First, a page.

A temple must be in the heart
by Mukul Sharma, TNN, Dec 18, 2007
New Delhi, India -- As most of us well know, temples - and to more or less varying degrees churches, mosques, synagogues, etc - are not really places of worship, but social constructs. They were designed specifically for people of chosen faiths to congregate and continually reaffirm their bonds of that oneness that draws them together.
<< Can "catwalking monks" like these in downtown Tokyo lure devotees back to the temple?
Which is why the heavy ceremonies, “Sunday best” dressing, body purifying processes and mannered interactivity. Praying, or any form of spiritual union with the divine is, at best, a solemn add-on initiative. However, it’s integral to the function of a temple to make at least a passing reference to God, otherwise its reason for existence crumbles.
Priests of all faiths realise this ironic fact only too well to properly disguise their intentions. They know, for instance, that the foundation on which their sanctuaries of veneration are built are on pretty shaky ground.
On the one hand they goad us the godhead is inside ourselves, all around us and omnipresent, yet on the other, they need to demand our physical presence and time inside temples. Ultimately it turns out that it’s the only place where He can be appropriately addressed and that, too, after adhering to a series of ritualised practices.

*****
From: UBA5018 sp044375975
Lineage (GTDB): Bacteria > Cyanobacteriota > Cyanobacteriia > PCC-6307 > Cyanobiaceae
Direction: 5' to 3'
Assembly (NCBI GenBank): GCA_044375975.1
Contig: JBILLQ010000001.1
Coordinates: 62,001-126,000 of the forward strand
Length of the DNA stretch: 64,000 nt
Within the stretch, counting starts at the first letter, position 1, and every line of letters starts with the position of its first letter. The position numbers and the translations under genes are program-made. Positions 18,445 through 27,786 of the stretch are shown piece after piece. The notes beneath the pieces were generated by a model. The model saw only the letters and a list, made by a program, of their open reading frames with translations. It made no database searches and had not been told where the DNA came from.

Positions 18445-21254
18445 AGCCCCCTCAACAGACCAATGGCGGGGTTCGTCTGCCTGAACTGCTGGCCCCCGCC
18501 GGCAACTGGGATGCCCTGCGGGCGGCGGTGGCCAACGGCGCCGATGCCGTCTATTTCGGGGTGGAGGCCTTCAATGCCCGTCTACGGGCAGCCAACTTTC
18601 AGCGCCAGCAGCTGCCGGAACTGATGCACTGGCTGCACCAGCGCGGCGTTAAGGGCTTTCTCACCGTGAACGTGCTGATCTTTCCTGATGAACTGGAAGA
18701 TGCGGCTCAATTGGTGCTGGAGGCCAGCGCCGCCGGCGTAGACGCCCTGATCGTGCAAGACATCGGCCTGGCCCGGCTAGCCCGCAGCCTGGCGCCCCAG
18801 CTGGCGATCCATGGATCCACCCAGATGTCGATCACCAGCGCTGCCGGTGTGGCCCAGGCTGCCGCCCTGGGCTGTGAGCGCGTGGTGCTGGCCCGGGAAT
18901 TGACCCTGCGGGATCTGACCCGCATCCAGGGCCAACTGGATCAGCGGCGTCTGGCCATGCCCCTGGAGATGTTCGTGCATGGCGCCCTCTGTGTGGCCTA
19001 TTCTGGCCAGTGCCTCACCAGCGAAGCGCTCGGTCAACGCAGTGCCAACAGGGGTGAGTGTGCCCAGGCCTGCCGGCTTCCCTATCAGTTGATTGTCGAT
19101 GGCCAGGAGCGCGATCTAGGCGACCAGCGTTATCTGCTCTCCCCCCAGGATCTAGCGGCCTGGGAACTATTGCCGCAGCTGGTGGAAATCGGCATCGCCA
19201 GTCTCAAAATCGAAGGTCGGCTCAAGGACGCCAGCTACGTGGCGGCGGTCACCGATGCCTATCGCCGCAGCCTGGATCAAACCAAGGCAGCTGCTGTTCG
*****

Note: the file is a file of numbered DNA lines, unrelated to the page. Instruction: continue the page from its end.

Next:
Is it any wonder then that some people see through this masquerade from time to time? But that’s when astute templars who have the pulse of their flock right, up the devotional ante exponentially with historical crusades, mandatory pilgrimages and annual melas. Suddenly, for a small moment in time (which may actually last centuries in some cases), people get to focus clearly as the temple gets its act right.
But, like miracles, these sacred journeys of the mind have no real staying power, or if they do it’s only in a cyclical fashion. In the main, whole sections of society tire of that forced connect. In Japan which professes to be officially three-quarters Buddhist, monks have had to hit the catwalk recently in Tokyo to lure youths back to shrines. Buddhism is in a crisis in that country, they say.
Perhaps, the process of an inner devotion needs to be emphasised instead; one that recognises no iconic signposts leading the way to supposed salvation. Otherwise, young people in Japan - or for that matter anywhere in the world - will end up holding communion with whatever they believe in, only in their hearts. But come to think of it, how bad is that either?